Editor’s note: The staff of Evolution News & Views wish you a merry Christmas and a happy New Year! We’ll be on a light reporting schedule as we enjoy some vacation time with family and friends. In the meantime we offer to our wonderful readers a countdown of the past year’s Top 10 stories reflecting the most exciting and important developments in the evolution debate, concluding on New Year’s Day. Enjoy!
Oh, and by the way, if you haven’t finalized your year-end contribution to support the work of the Center for Science & Culture, including ENV, please do so now. Any amount helps! We need you and greatly appreciate your generosity!
Known for its advocacy of intelligent design, Discovery Institute has released a dramatic new three-minute video revealing what could be the most visually stunning molecular machines in cells, called kinesins. The animation provides a new presentation of evidence for intelligent design at the cellular level.
“It’s one thing to tell someone, ‘Hey, kinesins are key transport proteins within the cell.’ It’s another matter entirely to show them, which is what this video does so beautifully,” says philosopher of biology Paul Nelson. “For some very deep reason, our perception of function is powerfully enhanced by being able to visualize the design that exists in nature. One picture is worth a thousand syllogisms. No one who sees a kinesin in action can forget what they’ve seen.”
The original animation by Light Productions brings to life these masterpieces of microengineering. Kinesins are motorized transport machines that move cellular materials to their correct locations so that they can perform their functions. Kinesins have two feet, or “globular heads,” that literally walk, one foot over another. Known as the “workhorses of the cell,” kinesins can carry cargo many times their own size.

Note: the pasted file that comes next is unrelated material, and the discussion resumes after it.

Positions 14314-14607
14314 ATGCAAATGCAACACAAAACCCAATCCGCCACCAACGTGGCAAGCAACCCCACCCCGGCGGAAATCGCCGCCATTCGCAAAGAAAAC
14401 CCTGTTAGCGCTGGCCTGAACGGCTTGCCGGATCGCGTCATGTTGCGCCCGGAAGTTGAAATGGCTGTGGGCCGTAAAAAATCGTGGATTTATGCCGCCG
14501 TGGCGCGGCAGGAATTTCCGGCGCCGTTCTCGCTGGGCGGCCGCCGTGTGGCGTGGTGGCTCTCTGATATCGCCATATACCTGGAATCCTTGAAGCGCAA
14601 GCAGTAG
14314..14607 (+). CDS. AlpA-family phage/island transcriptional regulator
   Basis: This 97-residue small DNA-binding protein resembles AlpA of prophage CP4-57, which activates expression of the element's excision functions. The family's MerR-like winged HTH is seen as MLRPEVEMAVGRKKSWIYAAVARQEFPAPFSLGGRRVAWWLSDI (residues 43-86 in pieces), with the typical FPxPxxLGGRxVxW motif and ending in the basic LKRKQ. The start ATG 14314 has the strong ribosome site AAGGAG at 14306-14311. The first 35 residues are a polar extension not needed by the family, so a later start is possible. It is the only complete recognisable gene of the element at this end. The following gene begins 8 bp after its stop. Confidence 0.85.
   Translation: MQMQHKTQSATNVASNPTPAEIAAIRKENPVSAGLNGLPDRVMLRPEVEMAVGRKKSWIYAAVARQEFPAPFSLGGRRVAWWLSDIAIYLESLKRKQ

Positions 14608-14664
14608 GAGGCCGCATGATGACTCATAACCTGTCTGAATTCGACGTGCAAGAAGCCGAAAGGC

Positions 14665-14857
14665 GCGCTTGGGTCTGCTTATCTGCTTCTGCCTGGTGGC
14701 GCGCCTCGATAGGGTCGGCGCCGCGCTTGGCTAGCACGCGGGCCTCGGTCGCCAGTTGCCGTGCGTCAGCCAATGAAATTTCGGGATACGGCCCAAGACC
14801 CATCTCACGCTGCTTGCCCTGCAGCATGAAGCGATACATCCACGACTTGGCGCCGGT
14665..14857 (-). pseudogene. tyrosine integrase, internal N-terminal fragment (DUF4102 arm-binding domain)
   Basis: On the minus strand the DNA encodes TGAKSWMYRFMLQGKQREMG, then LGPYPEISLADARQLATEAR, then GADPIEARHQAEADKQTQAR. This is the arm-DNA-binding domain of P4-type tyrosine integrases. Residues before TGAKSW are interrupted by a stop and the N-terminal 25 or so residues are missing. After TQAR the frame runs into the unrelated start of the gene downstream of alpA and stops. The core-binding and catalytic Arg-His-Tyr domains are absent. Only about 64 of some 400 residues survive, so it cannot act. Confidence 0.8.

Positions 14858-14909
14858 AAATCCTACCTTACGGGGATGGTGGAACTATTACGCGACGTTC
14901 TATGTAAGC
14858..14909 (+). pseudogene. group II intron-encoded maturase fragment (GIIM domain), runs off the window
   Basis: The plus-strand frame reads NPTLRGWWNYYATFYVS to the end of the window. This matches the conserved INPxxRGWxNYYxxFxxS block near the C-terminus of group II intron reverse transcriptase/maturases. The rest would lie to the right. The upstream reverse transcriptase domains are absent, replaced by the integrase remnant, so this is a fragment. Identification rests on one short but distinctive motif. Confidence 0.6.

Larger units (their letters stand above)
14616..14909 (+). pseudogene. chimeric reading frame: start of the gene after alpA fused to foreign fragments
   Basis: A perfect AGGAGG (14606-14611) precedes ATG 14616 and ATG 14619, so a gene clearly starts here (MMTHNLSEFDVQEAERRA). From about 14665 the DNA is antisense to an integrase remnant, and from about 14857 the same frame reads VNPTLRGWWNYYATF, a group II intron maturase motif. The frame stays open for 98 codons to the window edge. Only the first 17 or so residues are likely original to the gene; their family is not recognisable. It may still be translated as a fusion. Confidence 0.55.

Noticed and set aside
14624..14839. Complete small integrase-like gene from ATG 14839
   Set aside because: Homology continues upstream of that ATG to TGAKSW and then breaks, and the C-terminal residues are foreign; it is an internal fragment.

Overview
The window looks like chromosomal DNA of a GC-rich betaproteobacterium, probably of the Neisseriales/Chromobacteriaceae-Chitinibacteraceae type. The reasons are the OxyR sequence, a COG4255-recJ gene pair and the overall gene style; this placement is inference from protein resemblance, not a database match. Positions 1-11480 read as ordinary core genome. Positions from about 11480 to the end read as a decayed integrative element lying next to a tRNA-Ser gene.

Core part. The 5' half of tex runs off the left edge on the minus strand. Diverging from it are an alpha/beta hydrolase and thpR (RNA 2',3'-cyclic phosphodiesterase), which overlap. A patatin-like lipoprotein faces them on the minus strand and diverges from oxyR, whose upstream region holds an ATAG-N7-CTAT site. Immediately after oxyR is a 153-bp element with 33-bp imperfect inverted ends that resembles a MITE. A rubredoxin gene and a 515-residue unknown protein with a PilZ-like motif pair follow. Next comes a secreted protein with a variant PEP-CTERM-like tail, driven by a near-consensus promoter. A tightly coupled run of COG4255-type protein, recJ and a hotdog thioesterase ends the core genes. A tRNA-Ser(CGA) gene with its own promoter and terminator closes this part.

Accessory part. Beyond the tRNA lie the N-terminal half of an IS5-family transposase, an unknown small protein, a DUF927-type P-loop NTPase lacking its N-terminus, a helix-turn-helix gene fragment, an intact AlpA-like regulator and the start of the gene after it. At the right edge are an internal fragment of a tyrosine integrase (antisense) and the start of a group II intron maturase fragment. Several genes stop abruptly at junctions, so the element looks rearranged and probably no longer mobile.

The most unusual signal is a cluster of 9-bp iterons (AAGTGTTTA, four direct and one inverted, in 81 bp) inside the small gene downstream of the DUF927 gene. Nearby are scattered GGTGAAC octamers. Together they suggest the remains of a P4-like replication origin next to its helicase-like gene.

The video, titled “The Workhorse of the Cell: Kinesin,” is the third in Discovery Institute’s series on molecular machines as evidence for design in nature. The first in the series, “Journey Inside the Cell,” has over half a million views on YouTube. It shows how the digital information encoded in DNA directs protein synthesis in the cell. The second, an animation of ATP synthase molecular machinery, has accrued over 70,000 views since its release last year.
“I open my cell biology course with a video on the cell, and the kinesin molecule is always the star of the show,” said Ralph Seelke, professor of microbial genetics at the University of Wisconsin, Superior. “Discovery Institute’s video shows it in its full glory; and the inference of design is very strong.”
“Congratulations to Discovery Institute,” said Tobias A. Mattei, a neurosurgeon at InvisionHealth. “As an epitome of the remarkable set of high-efficiency intracellular machinery, kinesin constitutes another example of the delicate and fine-tuned balance required for sustaining even the simplest living forms.”